Smart-Drugs Cause People To Be Smart or Sick?
by cynthiachu on September 25, 2013 - 11:06pm
Nowadays, education has become very important in everyone’s life. In fact, most of the students feel pressured either by the medias or their parents… or even by themselves to perform well at school. Therefore, some people fall back on smart-drugs to enhance their learning abilities. However, this method is highly criticised. The reason I first wanted to read this article is that because it could concern my entourage since that school is a place where people are more likely to use this type of drug.
In this article1, it explains that what push student to take smart-drugs is mainly to fight their fatigue and to maximise their learning abilities. Methylphenidate, for example, is a psychostimulant that essentially helps to stimulate a part of the brain in order to enhance some mental skills. Also, according to Collectif Québécois de Conscientisation, the amount of prescription of all sorts of smart-pills has increased in the previous years.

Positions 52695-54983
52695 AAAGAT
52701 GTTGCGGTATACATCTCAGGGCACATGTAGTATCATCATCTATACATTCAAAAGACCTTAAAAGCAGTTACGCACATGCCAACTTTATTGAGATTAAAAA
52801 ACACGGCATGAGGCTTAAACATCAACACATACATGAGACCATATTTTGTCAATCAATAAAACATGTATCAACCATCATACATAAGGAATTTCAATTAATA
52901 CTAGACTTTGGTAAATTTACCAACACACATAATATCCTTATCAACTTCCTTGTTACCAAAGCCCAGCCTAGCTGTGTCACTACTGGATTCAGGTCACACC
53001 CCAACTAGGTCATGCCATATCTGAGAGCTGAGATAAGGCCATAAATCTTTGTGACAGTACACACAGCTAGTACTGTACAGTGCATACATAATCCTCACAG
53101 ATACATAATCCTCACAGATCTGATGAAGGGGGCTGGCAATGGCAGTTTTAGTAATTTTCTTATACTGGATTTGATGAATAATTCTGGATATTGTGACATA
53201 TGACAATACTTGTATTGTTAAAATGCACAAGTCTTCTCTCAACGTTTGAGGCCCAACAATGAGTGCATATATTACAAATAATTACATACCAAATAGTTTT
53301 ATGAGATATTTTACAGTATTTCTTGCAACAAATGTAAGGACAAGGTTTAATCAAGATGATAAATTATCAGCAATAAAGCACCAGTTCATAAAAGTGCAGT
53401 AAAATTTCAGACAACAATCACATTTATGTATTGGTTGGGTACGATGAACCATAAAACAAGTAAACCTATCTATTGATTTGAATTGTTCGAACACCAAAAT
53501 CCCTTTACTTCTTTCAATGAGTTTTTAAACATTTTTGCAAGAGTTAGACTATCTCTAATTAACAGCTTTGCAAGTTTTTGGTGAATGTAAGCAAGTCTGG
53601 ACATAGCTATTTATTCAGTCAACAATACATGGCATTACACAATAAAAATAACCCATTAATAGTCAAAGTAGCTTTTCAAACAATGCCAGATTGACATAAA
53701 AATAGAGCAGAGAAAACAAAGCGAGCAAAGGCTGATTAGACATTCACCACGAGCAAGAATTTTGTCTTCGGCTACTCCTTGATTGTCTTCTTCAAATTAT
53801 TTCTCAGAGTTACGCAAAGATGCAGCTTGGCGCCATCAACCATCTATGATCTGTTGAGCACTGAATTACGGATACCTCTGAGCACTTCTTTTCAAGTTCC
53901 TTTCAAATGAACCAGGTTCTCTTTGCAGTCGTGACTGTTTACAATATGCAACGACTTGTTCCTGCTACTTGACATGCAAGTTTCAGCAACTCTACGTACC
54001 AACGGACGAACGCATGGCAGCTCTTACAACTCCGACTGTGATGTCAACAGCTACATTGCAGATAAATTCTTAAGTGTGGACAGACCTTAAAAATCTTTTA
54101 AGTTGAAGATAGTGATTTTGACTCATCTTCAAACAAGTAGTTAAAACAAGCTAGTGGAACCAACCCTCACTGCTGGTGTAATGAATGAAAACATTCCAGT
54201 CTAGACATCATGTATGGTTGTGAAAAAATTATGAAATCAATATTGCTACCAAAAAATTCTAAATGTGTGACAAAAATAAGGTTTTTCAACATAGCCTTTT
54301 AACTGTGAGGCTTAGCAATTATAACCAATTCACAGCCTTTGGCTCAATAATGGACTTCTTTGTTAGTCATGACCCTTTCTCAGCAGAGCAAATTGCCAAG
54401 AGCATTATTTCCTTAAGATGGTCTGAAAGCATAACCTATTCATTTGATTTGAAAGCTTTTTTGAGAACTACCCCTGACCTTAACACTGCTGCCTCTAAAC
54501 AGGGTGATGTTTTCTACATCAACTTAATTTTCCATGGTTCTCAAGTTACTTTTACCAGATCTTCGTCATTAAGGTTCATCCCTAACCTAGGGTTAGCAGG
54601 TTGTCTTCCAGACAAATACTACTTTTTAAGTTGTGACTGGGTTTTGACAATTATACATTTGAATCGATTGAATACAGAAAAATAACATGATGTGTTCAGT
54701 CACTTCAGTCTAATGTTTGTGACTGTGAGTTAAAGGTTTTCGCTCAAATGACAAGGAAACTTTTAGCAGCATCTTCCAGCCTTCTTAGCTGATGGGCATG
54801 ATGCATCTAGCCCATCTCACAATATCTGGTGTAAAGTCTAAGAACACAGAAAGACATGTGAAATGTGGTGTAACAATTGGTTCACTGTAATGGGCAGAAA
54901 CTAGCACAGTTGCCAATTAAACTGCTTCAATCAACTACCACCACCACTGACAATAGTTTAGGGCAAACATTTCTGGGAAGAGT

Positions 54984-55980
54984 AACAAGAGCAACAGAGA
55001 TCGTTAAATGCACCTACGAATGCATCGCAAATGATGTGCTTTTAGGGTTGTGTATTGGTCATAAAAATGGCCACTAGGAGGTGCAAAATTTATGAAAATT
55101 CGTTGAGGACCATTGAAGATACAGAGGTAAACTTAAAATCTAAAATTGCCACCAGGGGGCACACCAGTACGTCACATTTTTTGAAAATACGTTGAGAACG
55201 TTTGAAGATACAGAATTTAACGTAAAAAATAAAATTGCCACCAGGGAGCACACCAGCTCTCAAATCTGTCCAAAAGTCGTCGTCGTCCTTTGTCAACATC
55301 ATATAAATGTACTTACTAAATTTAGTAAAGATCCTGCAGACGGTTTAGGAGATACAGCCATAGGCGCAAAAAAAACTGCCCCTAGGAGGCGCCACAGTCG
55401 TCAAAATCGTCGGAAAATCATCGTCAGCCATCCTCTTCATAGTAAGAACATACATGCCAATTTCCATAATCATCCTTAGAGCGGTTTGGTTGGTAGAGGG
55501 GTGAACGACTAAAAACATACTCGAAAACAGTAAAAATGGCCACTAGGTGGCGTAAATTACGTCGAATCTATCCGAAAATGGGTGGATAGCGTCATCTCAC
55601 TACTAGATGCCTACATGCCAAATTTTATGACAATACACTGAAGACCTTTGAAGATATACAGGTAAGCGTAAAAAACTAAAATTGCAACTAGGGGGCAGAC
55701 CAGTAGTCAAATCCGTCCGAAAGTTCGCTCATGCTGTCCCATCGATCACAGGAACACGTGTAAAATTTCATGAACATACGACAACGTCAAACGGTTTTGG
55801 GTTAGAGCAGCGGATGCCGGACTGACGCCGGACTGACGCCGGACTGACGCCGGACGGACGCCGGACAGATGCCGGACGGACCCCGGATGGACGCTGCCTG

As a matter of fact, the use of these drugs has become more and more popular and pushes people into trying some in order to keep their performance as high as those who use them. In the annual Care Quality Commission (CQC)2 report, it is said that prescriptions for smart-drugs have terribly increased. For example, in 2007, 420,000 had been prescribed for this sort of medication in England where in 2012; it had risen up to 657,000.
Nonetheless, I think that one should focus not only on the positive effects these drugs have on the health of the user but also the negative effects. According to Rebecca Smith3, medical editor, smart-pills often contain harmful and banned substances and even experimental drugs that can lead to allergic reactions, mercury poising, damages to the liver and the brain, and even death.
All in all, I think the smart-drugs should not be as popular as they are today since that they have negative effects on health.
Are these health risks worth the few extra hours of studying?